Here’s my little quixotic, rhapsodic essay on life at the (now-quaint?) point of week 7 in quarantine, as we lived it in Utrecht, Holland. Published by The Farmer General, which casts a culinary eye upon the world, my focus was on food, comfort, and finding meaning in the quotidian during troubled times. Real talk: it was just another excuse to thumb through Amanda Hesser’s 2004 memoir-cum-cookbook, Cooking for Mister Latte, in which she waxes on about salt air and fresh oysters and little butter and prosciutto sandwiches for long airplane rides… I’ve basically been trying to be her intern these 16 years since. No word on that as yet, but I will surely keep you posted on my progress…
I have nearly completed a working draft of my first novel. Having reflected a bit on the writing process in general, and what I have learned through my own experience in particular, here are my 18 takeaways:
- Get the best education you can.
- Surround yourself with smart people.
- Notice the habits of mind and ways of thinking that those people exhibit.
- Notice your own habits of mind and ways of thinking. How are they similar to, and different from, thinkers you know and admire?
- Gravitate toward questions. Use questioning as a way to discover and explore deeper truths.
- A good question is one you can chew on for a long time, revealing many angles and insights.
- A whole novel can be built on a single, excellent question.
- Read widely and without prejudice or undue judgement.
- Don’t waste time– feel the urgency of the essential question(s) your novel is answering, and allow that urgency to spur you on.
- Be in conversation with several books at once. Consider how the book you are writing is or will be in conversation with existing books.
- Always with you: your notes, your notebook, something to write with.
- Listen to people– how they speak, what they say, what the do not say. Omission can be just as (if not more) revealing as inclusion.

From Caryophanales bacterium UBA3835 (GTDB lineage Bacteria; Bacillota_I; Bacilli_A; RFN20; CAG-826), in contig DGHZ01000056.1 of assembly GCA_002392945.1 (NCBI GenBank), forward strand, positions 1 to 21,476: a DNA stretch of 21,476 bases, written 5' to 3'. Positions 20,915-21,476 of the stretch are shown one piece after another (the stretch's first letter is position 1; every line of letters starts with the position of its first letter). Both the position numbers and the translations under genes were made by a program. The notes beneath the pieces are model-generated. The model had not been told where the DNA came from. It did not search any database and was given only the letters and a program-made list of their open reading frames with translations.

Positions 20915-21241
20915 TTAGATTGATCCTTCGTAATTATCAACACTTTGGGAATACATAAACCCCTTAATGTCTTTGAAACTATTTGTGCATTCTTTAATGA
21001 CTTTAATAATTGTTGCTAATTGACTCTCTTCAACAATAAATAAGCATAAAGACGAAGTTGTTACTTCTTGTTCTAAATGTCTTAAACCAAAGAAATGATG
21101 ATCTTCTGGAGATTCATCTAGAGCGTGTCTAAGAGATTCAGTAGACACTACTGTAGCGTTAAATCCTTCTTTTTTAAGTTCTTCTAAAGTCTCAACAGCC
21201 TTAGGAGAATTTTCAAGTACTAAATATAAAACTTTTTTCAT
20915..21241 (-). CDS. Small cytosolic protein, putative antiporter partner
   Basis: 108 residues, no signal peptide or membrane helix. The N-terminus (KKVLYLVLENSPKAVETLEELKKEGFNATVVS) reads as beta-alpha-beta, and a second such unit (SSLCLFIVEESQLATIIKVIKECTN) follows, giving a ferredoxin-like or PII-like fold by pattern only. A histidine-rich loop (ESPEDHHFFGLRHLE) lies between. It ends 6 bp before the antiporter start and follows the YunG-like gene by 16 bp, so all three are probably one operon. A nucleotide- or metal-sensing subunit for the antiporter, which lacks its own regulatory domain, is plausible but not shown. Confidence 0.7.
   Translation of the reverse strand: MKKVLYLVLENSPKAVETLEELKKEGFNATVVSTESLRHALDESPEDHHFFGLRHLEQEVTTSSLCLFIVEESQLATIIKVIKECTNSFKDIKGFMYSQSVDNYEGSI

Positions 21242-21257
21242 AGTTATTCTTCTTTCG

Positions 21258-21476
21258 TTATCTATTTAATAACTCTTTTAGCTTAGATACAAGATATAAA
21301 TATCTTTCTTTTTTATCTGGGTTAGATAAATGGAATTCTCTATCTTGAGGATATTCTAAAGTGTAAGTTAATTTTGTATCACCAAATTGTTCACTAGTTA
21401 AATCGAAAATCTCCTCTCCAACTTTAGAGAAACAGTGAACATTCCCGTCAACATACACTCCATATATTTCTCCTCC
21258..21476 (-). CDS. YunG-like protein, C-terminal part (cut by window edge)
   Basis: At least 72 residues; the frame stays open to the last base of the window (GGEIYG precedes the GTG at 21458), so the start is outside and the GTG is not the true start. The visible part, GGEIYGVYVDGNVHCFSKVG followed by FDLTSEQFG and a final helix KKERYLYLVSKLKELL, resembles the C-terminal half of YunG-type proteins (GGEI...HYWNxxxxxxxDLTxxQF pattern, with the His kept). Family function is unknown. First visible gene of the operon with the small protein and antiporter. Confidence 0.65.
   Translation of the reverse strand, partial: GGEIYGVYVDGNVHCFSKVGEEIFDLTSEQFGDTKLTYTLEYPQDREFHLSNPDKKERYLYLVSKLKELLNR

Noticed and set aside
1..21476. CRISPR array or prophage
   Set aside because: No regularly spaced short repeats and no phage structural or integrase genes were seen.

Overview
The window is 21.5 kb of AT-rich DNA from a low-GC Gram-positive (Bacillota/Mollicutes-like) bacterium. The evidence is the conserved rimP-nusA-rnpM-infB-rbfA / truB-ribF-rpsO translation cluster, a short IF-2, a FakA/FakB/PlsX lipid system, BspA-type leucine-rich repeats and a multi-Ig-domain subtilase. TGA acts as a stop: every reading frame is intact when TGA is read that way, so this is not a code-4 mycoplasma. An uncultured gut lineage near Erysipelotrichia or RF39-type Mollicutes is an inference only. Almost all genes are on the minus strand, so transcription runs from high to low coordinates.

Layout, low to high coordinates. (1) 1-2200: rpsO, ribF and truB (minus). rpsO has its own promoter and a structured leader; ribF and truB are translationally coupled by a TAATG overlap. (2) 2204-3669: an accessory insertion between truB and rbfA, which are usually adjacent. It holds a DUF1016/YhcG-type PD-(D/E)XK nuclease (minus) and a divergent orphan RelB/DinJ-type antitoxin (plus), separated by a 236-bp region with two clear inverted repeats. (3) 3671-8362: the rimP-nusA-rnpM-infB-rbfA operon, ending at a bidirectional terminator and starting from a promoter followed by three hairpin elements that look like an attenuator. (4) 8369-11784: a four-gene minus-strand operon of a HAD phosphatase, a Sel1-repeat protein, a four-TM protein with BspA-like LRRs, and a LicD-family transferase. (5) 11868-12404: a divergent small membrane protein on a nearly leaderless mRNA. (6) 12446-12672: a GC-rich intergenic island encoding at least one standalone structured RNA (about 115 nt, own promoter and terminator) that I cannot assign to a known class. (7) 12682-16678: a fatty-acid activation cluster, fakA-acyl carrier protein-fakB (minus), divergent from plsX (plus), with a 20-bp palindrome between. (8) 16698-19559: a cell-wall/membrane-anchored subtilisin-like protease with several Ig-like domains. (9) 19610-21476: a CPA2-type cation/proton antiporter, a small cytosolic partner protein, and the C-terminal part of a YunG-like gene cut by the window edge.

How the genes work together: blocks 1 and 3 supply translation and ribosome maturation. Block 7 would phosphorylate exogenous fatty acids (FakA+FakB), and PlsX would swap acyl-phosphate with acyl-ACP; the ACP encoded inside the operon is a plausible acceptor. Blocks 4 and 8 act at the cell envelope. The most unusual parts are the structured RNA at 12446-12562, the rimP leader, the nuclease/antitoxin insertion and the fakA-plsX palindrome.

- After a period of listening and reflection (following Faulkner’s concept of “inward listening deliberation”) consider the new and various questions that have emerged for you. What do these questions offer you and your story’s growth and development? How are your emerging questions in conversation with your grounding, essential question(s)?
- Explore, develop, and retain writing in (or that has flowed from or through) unexpected places such as:
- Emails with friends or a close family member
- Your own notebooks
- Other ephemera
- STAY ORGANIZED: Good ideas come and go in a flash. Capture and work from what you can. Do not be too upset if if came to you and is, now, gone again. The good news is that a truly strong, compelling idea– if it is in fact that– will come back to you often in better, more complete form than it did the first time around.
- Sleep well and respect sleep. Pay a degree of light, measured attention to your dreams. Only the rested mind can be a creative mind, for true, engaged, and meaningful creativity can only come from the centered, rested mind.
- Put another way: Your mind is the potter’s wheel. Your idea (or essential question) is the clay. Everything must be centered, balanced, and calm if you are going to make a pot or really anything of value and use.
- What, in the context of writing, is valuable and useful? That which can grapple with and authentically answer a good, essential question. Here are a few example of essential questions that came to and through me across my own drafting process:
- Can a lie help you to become more authentically yourself? (Dropped this one)
- What is the relationship between love and pain? (This one is still in heavy rotation)
- Does the past determine the future, or is reinvention possible? (Ditto)
- If reinvention is, in fact, possible, what is the role of love in the process of or quest for that reinvention? (Also still into this one)